Monday, November 4, 2013

Tableau vs. Power Pivot Part 8: Sharing

Today, we will talk about how to share your work within these two tools.  Sharing is arguably the most important component of any analysis.  An analysis is worthless if you can't share the results with the people who need to know.  So, we are going to look at One-Time Sharing, Data Publishing, and Report Publishing.

Category 1: One-Time Sharing

Imagine that you are rummaging through your data and find an interesting pattern.  So, you compile a simple report and want to share the results at the meeting that afternoon.  The question is "How do you transfer the report?"

The easiest way is to take a screenshot.  This can be done with almost any tool in any situation.  However, it adds no interactivity, which is a major selling point for newer reporting tools.  Power Pivot and Tableau both require that you give the workbook to someone else.  But, these workbooks are usually too large to email.  Therefore, you would need to post them on SharePoint, Dropbox, Skydrive or some other online storage medium to transfer the files.

Both of these tools also require that the reader have the appropriate software installed.  If you are giving an Excel workbook to someone who does not have your version of Excel and/or Power Pivot, you will likely run into serious issues.  The same can be said of Tableau.  If the reader does not have Tableau installed on their machine, they will be unable to see your report.  However, Tableau has one distinct advantage in that they can download Tableau Reader for free.  Tableau Reader allows the reader to interact with your Tableau workbook without being able to alter anything.  To our knowledge, there is no free software that allows someone to interact with Power Pivot/Power View reports.  Therefore, Tableau inches this one out.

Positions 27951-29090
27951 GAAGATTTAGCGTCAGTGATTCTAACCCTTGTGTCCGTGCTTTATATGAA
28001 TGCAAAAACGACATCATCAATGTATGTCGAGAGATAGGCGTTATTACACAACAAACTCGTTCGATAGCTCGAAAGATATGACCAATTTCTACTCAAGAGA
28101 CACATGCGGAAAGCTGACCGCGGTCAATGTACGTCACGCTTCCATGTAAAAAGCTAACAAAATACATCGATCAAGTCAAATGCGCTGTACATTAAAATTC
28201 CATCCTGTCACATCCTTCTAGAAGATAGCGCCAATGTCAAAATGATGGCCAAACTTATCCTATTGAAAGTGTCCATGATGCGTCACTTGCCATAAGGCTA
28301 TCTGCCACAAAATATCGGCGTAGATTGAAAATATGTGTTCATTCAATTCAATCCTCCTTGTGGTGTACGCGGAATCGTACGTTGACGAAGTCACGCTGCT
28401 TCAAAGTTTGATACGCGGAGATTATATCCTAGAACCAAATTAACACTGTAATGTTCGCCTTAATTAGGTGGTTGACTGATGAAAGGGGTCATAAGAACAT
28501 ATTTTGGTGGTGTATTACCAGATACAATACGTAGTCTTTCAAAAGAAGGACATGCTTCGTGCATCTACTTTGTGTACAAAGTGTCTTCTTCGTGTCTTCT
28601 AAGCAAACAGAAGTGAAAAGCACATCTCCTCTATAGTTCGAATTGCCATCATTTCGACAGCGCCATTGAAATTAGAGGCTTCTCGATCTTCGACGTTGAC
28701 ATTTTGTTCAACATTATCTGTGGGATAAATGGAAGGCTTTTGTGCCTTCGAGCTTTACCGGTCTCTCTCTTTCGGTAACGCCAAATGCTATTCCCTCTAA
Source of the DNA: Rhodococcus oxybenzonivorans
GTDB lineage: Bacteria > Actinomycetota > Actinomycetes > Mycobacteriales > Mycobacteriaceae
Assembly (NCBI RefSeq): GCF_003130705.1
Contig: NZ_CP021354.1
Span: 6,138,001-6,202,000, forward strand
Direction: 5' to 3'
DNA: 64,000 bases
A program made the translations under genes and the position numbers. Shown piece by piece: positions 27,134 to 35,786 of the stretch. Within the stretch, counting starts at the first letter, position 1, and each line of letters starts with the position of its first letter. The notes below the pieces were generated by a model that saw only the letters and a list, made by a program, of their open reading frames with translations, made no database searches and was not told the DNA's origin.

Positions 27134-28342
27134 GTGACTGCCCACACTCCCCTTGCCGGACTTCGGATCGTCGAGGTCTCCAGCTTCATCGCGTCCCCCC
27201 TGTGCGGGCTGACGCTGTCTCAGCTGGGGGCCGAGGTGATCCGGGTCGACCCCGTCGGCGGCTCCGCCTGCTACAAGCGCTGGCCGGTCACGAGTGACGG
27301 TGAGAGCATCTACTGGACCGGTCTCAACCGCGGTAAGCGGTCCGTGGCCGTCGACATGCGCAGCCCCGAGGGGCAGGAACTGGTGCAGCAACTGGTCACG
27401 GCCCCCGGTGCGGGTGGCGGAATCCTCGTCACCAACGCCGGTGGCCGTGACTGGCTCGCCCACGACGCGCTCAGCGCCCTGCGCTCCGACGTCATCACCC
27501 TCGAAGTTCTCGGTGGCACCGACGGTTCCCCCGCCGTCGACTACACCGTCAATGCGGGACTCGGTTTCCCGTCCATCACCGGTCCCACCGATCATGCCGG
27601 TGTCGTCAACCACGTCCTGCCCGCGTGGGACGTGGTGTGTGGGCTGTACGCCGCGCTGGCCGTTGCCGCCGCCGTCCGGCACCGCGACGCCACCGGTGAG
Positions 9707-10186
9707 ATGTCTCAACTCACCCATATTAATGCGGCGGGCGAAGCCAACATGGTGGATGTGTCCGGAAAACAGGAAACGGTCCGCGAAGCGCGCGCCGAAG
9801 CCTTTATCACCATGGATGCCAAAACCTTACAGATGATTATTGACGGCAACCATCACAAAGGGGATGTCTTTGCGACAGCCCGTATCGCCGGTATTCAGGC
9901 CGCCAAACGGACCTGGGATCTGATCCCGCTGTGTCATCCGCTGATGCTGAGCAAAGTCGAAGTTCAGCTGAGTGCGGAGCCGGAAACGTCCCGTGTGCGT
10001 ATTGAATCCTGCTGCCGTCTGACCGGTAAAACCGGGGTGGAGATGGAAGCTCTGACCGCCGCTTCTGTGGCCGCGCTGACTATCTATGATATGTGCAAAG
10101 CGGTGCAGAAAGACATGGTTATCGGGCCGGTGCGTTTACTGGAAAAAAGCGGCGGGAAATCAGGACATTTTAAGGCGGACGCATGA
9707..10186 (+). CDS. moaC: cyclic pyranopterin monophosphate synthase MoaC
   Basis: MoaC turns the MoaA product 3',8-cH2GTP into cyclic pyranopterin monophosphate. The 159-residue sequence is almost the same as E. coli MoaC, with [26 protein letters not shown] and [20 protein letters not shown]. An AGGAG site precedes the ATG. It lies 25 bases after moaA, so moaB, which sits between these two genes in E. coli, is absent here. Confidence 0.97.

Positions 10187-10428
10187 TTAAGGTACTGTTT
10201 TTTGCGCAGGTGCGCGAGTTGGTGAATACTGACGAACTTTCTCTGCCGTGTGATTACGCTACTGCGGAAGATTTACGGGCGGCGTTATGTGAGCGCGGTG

Winner: Tableau

Category 2: Data Publishing

Imagine that you are an analyst who spent countless hours compiling all sorts of data in your Power Pivot or Tableau workbook.  One of your colleagues loves your work and says "Can I see your data?  I'd like to do some analysis of my own."  How do you handle this?

Regardless of which tool you are using, one option is to give him a copy of your workbook.  However, this is a one-time transfer and will likely cause issues with data consistency.

For Power Pivot, the better option is to publish your workbook to SharePoint.  When the workbook is published to SharePoint, anyone with the appropriate credentials can connect directly to the data using an Analysis Services or ODBC connection.  The only concern here is that SharePoint is not free.

Tableau has a very similar mechanic when you publish your data connection to Tableau Server.  You can publish any type of connection to the Tableau Server.  However, your calculated fields will be lost if you are not using a Tableau Data Extract.  If you are using an extract, you can store all of your row-level calculations in the extract itself before you publish it.  This is referred to as "Optimizing."  But, you will still lose all of your other calculated fields.  Also, if the workbook has more than one data connection that is being blended together, these connections will have to be published separately, unless you can find a way to join them into one data source.